WEINER: That is speculation. And there is one core set of facts here. All right? This is a scandal, but it is not about sex. Fornication and adultery are not federal crimes. The scandal is that one FBI agent took the raw reporting in this investigation and delivered it without authorization to a member of Congress, which is how it seeped up.

That's wrong. That is not how the game is played. That is dirty pool.

GORANI: But why did that force the resignation of the CIA director if it is not a crime; he's out of the military by the time allegedly this affair took place in terms of the timeline? Why then?

WEINER: As a French general once said, it was worse than a crime. It was a blunder.

This is embarrassing. And Gen. Petraeus is a man whose greatest love may be himself. He's got a big ego. And this is humiliating. It's embarrassing and he didn't want to stay in the limelight. I think the simple --

(CROSSTALK)

GORANI: So you're saying that he wasn't -- James Clapper, the Director of National Intelligence, didn't tell him, look, something else is going to come out of this; it's going to be a bigger scandal. Step aside now that you have an opportunity while it's just a sex story?

WEINER: We don't know that. What we do know is we're human beings, is that this is intensely embarrassing. Got your biographer, who wrote a very fawning, adoring biography be exposed as your lover and, you know, this man is -- was a four-star general. And he may hold himself to the military Code of Conduct, which is outside the laws of the United States in which adultery is a punishable offense

GORANI: Yes. Let's talk about -- right. But let's talk about potentially and just so that we're clear, the head of forces, international forces in Afghanistan, Gen. John Allen is saying he did nothing wrong. But now he's dragged into all of this.

WEINER: Well, it's a downward spiral.

GORANI: Because of potentially inappropriate communication with --

(CROSSTALK)

WEINER: (Inaudible) nothing to do with the national security of the United States.

It has nothing to do with intelligence.

GORANI: Right. OK.

WEINER: It's about sex.

GORANI: Right. But you're saying that essentially it's not a federal crime, so, yet again, I have to ask, why has it turned into such a big scandal. Is it America, so puritanistic (sic) right now that they can't handle this anymore? Or is it about something bigger?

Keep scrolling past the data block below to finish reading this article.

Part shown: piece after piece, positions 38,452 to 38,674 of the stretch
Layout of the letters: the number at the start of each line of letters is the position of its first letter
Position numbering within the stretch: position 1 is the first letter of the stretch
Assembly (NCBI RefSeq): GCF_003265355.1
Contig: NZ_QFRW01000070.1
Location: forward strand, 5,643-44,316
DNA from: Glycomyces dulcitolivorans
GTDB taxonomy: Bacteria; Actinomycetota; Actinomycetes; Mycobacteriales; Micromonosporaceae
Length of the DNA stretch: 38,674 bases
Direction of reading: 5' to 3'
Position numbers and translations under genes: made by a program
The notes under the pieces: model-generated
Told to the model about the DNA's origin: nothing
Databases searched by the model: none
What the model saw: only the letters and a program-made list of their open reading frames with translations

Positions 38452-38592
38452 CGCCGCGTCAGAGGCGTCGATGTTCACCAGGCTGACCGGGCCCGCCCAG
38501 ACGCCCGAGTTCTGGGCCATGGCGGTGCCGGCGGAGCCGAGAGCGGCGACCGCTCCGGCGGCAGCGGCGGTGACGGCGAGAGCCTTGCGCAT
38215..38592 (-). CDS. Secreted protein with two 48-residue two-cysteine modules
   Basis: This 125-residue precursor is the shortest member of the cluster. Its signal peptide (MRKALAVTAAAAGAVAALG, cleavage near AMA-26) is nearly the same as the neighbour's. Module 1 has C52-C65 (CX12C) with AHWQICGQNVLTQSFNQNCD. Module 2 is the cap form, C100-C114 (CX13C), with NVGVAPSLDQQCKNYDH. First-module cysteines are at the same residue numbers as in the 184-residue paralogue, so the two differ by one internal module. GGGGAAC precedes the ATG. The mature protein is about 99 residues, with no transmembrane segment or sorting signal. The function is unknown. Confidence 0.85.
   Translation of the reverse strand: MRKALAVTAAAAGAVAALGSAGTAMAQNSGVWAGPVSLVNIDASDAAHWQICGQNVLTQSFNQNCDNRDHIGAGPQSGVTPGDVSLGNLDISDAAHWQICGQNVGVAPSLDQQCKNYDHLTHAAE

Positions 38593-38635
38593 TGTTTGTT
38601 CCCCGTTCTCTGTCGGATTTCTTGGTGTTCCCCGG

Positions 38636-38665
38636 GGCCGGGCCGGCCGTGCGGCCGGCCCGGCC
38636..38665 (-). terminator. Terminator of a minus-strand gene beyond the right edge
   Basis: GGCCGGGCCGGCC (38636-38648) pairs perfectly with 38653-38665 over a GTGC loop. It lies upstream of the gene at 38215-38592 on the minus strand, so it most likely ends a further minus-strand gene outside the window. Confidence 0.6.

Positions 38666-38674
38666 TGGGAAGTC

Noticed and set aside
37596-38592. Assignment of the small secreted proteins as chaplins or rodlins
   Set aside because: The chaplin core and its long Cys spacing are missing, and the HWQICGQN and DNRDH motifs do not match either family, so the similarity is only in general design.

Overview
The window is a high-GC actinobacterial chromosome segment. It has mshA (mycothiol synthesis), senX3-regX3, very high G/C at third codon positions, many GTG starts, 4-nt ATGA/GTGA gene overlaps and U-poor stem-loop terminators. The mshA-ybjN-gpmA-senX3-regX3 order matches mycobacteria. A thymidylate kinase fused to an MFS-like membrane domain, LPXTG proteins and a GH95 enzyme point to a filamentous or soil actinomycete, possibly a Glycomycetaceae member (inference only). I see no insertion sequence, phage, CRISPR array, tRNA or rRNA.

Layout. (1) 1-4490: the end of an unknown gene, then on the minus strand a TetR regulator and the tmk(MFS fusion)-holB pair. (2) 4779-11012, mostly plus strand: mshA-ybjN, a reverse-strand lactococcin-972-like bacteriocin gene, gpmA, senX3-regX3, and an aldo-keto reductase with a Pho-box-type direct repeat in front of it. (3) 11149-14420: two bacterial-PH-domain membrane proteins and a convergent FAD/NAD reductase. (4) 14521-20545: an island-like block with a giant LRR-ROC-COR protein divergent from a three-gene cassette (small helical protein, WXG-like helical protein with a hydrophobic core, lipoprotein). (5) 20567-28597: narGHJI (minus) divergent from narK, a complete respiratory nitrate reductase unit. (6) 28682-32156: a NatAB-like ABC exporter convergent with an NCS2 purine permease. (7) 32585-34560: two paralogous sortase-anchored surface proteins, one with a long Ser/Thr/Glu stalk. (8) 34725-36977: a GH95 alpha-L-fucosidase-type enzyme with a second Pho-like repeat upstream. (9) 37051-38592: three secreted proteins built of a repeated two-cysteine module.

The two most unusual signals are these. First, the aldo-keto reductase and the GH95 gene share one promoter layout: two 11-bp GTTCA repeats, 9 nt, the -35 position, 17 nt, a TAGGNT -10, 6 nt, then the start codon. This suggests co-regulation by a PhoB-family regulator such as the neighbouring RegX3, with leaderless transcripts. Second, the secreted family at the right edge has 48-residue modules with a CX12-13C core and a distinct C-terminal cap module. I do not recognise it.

WEINER: You know, Bill Clinton was impeached not too long ago for lying about sex. I rest my case on that.

No, this scandal here is that one rogue FBI agent leaked the materials of an investigation that showed no crime whatsoever, no breach of national security, took it to Congress because he had this, I think, paranoid fantasy about a conspiracy to suppress the case. There was no crime here. There was nothing that had to be (inaudible) to Congress.

(CROSSTALK)

GORANI: So what happens now? Let's talk about the CIA now. What happens now? Does it change?

WEINER: They've got a new director. I mean, there have been five directors in the last eight years. It's been quite a revolving door. They got someone who has the stomach for the job. It's a dirty, difficult, dangerous job.

GORANI: And what about the FBI's relationship with the CIA? Does it change?

WEINER: It has gotten --

GORANI: (Inaudible) rivalry there, yes?

WEINER: (Inaudible). And the success of the September 11th attacks is in part attributable to the fact that the FBI and the CIA were not sharing information, were not cooperating. That cooperation has increased quite a bit, largely thanks to Bob Mueller, who is the director of the FBI, who took office, God help him, on September 4, 2001, a week before the attacks.

Now the CIA's going to be mad about this, because here's a rogue FBI agent destroying the reputation of the director of the Central Intelligence Agency. They better not start up that feud again, because this country will be a more dangerous place, more vulnerable if they do.

GORANI: Now it's not just the FBI, not just the CIA. Now we're talking about Pentagon investigations, about members of Congress saying why weren't we made aware? This is going to turn into something bigger and bigger, isn't it? It's not going to go away in a few days.

WEINER: It probably should go away.

GORANI: But it --

WEINER: The only person who really needs to explain himself and be held to account in this is the FBI agent who took scurrilous information, defamatory information out of an investigation that went nowhere near proving a crime and decided that he knew best what was best for American national security. He knew what was best for his country and he was going to leak it to the House Majority Leader.